Check out this Nurse Fern blog post to see which types of remote nursing jobs offer the most flexibility. 

Job-Specific Frustrations

Depending on the role, each remote nursing job has its frustrating quirks. 

  • Scope creep (expecting to do more for the same pay, training new nurses without an incentive, increased metrics, etc.)
  • Unorganized processes or poor management
  • Non-compliant patients (making it difficult to meet your metrics or feel accomplished at work)
  • Lots of time on the computer
  • Lots of time on the phone
  • A lack of understanding about nursing roles from upper management

Burnout Repelling Features of Remote Work

Because remote nursing jobs take place outside of the hospital setting, they have some refreshing job qualities that make work less conducive to burnout.

Maintaining Healthy Habits

One of the most life-changing aspects of remote work is the opportunity to establish a consistent schedule with healthy habits.

Gone are the days of random night shifts and a cold pizza slice for “lunch” at 2 am.

Many remote nursing jobs start and end at the same time every day, and the schedules are mostly the same from week to week. This makes it much easier to establish a workout routine, cook food at home for most meals, and improve sleep patterns.

Mental Health Advantages

Working in a remote nursing job removes most of the burden of saving patients’ lives.

There are some remote jobs, like patient triage, that would still hold you accountable to ensure that a patient receives the right level of care within the right amount of time, but it’s different than performing CPR or managing IV lines directly.

Having less stress and trauma at work poses a huge mental health advantage in favor of remote work.

Many remote nurses look at charts or do reviews as their remote nursing job, and can comfortably remind themselves when work gets stressful “at least no one is going to die if I am a little behind on my workload today.”

Being In Your Own Domain

During a stressful shift, it’s comforting to know that you are within feet of your couch, your kitchen, and your family. Having the advantage of being in your own domain at work is a reminder that your life outside of work is the reason for your job.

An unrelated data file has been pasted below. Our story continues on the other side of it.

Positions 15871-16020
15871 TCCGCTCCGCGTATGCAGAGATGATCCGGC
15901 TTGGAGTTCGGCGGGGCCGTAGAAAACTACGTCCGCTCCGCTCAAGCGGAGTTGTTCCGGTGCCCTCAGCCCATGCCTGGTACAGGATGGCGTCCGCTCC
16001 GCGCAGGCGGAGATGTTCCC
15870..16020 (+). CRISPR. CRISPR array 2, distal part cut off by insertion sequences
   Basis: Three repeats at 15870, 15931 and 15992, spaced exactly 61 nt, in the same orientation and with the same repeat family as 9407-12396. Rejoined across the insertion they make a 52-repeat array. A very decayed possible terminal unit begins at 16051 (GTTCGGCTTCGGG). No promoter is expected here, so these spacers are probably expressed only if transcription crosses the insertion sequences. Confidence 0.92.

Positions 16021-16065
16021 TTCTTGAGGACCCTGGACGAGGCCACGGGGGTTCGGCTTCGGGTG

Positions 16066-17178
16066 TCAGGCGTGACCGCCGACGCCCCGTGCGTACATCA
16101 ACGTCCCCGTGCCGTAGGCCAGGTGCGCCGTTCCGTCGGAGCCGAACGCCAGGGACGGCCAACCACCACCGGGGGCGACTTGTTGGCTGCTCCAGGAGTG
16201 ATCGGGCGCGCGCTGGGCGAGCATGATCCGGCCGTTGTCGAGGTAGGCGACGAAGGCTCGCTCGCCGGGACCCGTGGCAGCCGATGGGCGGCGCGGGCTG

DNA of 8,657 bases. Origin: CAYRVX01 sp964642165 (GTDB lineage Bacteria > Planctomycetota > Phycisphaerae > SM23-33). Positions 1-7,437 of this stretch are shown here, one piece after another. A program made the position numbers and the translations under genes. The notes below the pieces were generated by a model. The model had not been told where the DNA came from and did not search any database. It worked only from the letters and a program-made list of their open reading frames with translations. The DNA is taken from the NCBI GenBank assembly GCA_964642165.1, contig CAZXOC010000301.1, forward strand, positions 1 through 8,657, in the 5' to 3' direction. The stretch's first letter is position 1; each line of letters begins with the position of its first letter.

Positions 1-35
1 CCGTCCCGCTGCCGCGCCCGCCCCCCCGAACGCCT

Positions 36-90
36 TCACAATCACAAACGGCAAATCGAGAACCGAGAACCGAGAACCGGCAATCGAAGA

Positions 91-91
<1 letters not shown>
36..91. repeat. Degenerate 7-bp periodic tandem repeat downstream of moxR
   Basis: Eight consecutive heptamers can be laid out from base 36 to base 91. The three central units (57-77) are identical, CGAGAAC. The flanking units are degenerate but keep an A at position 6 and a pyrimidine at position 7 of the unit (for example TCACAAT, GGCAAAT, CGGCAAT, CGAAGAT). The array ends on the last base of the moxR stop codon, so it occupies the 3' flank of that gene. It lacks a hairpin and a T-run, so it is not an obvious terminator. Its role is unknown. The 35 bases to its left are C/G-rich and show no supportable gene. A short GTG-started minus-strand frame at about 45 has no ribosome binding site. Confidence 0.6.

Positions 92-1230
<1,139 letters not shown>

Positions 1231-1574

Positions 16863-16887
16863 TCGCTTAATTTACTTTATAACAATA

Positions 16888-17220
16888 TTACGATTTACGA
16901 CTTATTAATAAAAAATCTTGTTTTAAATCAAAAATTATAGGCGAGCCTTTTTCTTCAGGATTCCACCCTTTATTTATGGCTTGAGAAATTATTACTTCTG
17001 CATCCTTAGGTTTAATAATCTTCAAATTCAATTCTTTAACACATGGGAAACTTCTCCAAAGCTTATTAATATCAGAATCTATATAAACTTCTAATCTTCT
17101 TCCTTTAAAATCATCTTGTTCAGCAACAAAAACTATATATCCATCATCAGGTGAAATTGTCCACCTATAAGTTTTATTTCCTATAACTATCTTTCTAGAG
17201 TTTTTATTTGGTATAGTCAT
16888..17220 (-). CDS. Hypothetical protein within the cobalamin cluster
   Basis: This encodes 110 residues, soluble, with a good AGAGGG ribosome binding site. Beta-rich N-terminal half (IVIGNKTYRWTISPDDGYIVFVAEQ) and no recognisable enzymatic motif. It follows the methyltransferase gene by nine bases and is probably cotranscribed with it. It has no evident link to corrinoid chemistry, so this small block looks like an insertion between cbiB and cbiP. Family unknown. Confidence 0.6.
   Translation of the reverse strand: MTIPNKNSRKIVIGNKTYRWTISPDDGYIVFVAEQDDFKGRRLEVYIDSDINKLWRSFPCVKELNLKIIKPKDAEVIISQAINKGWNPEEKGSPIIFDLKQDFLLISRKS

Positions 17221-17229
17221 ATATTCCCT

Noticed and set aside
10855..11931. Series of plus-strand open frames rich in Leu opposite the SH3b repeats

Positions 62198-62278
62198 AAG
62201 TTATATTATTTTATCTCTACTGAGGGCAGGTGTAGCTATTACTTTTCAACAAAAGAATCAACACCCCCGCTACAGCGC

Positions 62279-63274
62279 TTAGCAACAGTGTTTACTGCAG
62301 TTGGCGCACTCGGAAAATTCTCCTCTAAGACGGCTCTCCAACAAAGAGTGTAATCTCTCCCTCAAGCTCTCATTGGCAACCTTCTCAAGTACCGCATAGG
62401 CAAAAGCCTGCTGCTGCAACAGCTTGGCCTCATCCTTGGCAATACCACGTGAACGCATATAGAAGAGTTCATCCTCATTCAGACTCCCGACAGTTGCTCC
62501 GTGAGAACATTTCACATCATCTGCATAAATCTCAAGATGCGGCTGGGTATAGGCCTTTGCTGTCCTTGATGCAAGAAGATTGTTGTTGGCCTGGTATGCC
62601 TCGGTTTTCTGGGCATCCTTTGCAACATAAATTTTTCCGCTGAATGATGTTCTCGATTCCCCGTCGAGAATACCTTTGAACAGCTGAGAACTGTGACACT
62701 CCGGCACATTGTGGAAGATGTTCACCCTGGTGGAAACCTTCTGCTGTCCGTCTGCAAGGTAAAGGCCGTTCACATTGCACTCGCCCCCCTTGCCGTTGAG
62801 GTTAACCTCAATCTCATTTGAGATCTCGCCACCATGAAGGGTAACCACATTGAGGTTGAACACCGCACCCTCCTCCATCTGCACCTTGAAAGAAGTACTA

Being at home allows you to disconnect more fully after work. Logging out of your computer and phone with no one to give report to and no commute home also helps with work-life balance. 

Expert Advice on Burnout Prevention

Lisa Dunlap, NP, a nurse burnout coach and the founder of Nurse Your Soul affirms, “remote nursing jobs can solve some issues around burnout…Yet, in order to stop burnout, there still needs to be a consideration for burnout prevention.” 

Here are some of her ideas:

  • Choose a job that aligns with your values and gives you meaning and purpose. Do you love direct patient care? You might be better suited for a remote nursing job like case management or telephone triage vs. data abstraction or utilization review. 
  • Set boundaries with work. This is an even bigger issue with remote jobs since the work takes place in your home.
  • Reconnect with your passions outside of work. This is part of “self-care” and scheduling yourself into your calendar is key.

Find the Right Job For You

The same job that burns you out might be the job that makes someone else’s life feel complete.

When applying for remote jobs, resist the temptation to apply for every position without at least contemplating which types of roles help you feel fulfilled. 

For more information on what types of jobs are available in the remote field, check out the Nurse Fern resource guide or the job board.